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From the Publisher"Temperley's book is timely and will be a major contribution to the field of music cognition. The scholarship is sound and the research original. It is gratifying to see such first-rate work."—David Huron, Professor of Music, Ohio State University, and author of *Sweet Anticipation: Music and the Psychology of Expectation*
"This book makes substantial progress in the computer modeling of basic aspects of musical cognition. The author's presentation of complex subject matter is as direct and straightforward as one could wish. His writing is natural, clear, and unfailingly logical." Fred Lerdahl , Fritz Reiner Professor of Music, Columbia University
"This book definitively transforms music theory from a discipline yielding interesting and sophisticated, but mostly abstract, theories of music into a science that develops precise and testable models of music perception, thus providing genuine insights into the structures and mechanisms involved in the processing of music. In addition to its own substantial contribution to the field,this work sets the stage for future developments in both music theory and music psychology."—Dirk-Jan Povel, Nijmegen Institute for Cognition and Information (NICI)
"Temperley's book is an interesting computational application of forward-looking ideas current in music cognition with regards to conventional, tonal music. Offering a diverse, wide-reaching discussion of 'common practice' music, it gives a strong nod towards the formality induced by necessity from computational models, and is very welcome in so doing."—Larry Polansky, Joseph Straus 1922 Professor of Music, Dartmouth College, co-author of the computer music language HMSL and co-director, Frog Peak Music (a composers' collective)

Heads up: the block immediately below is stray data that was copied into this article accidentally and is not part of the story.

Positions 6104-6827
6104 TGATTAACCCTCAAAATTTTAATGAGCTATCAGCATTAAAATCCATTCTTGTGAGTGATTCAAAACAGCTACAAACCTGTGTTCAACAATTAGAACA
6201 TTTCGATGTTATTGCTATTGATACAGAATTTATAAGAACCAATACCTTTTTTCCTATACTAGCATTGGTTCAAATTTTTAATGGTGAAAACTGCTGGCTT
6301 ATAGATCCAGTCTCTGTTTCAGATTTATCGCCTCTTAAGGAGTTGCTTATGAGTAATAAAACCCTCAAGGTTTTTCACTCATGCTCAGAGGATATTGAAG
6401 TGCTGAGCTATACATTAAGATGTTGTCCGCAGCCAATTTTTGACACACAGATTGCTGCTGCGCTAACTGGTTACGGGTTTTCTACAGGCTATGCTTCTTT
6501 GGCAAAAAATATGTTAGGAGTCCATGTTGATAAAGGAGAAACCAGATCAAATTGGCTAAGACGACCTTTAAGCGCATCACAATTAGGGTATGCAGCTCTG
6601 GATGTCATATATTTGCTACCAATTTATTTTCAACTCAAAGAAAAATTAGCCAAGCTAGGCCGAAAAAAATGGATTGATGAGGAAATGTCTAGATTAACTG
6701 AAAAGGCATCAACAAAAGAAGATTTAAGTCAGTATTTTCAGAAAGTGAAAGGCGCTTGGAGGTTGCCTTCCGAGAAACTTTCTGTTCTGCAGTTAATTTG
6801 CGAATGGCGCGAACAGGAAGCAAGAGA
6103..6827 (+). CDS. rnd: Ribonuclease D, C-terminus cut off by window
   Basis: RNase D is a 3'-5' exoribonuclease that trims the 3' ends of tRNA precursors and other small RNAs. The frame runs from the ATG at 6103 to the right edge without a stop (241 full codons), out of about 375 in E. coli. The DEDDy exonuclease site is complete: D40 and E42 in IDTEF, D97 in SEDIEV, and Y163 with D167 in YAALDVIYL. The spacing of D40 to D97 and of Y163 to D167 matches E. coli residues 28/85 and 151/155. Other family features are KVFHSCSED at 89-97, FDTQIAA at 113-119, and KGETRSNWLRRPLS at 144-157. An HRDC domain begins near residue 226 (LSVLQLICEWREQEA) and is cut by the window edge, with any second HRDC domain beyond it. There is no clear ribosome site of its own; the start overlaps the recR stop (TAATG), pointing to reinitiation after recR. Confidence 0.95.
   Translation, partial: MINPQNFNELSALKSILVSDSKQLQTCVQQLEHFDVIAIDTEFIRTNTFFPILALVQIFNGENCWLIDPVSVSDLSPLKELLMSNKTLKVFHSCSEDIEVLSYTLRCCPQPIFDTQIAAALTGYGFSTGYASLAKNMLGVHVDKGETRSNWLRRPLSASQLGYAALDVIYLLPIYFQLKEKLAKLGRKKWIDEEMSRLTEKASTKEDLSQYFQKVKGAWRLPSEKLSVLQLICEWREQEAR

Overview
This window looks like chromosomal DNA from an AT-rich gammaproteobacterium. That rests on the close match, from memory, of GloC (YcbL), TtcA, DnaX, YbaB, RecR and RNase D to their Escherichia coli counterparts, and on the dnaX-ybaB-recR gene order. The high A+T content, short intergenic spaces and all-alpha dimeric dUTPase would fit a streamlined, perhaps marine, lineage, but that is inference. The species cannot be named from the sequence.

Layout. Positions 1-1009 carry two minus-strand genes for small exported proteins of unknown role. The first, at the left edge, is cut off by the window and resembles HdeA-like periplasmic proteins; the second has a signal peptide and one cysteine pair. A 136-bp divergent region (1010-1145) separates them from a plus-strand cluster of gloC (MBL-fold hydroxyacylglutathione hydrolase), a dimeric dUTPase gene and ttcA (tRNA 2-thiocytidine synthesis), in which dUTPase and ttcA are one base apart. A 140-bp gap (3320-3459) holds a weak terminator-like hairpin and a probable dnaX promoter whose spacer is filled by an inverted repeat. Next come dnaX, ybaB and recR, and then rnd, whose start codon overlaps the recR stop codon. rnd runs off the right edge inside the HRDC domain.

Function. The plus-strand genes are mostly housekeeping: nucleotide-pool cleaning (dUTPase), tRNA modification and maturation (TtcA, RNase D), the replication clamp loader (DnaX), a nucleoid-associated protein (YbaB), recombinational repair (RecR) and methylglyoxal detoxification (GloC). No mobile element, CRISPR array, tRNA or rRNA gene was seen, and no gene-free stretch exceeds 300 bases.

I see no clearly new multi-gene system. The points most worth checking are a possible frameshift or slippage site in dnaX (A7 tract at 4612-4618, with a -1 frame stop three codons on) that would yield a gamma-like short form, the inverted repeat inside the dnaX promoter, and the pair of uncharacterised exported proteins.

"Temperley's book is a landmark effort that integrates three strands of contemporary music theory: preference rule formalisms, music cognition, and computational modeling. Temperley wisely encourages music scholars to reconsider basic topics such as key, meter, and harmony. In addressing anew these concepts the books lays the most solid foundations yet described for the analysis of music. At the same time, the book provides lucid insights into such phenomena as rock music and African rhythms. A major contribution to music theory."—David Huron, Professor of Music, Ohio State University, and author of *Sweet Anticipation: Music and the Psychology of Expectation*Please note: Endorser gives permission to excerpt, but please do not use the third sentence without the second.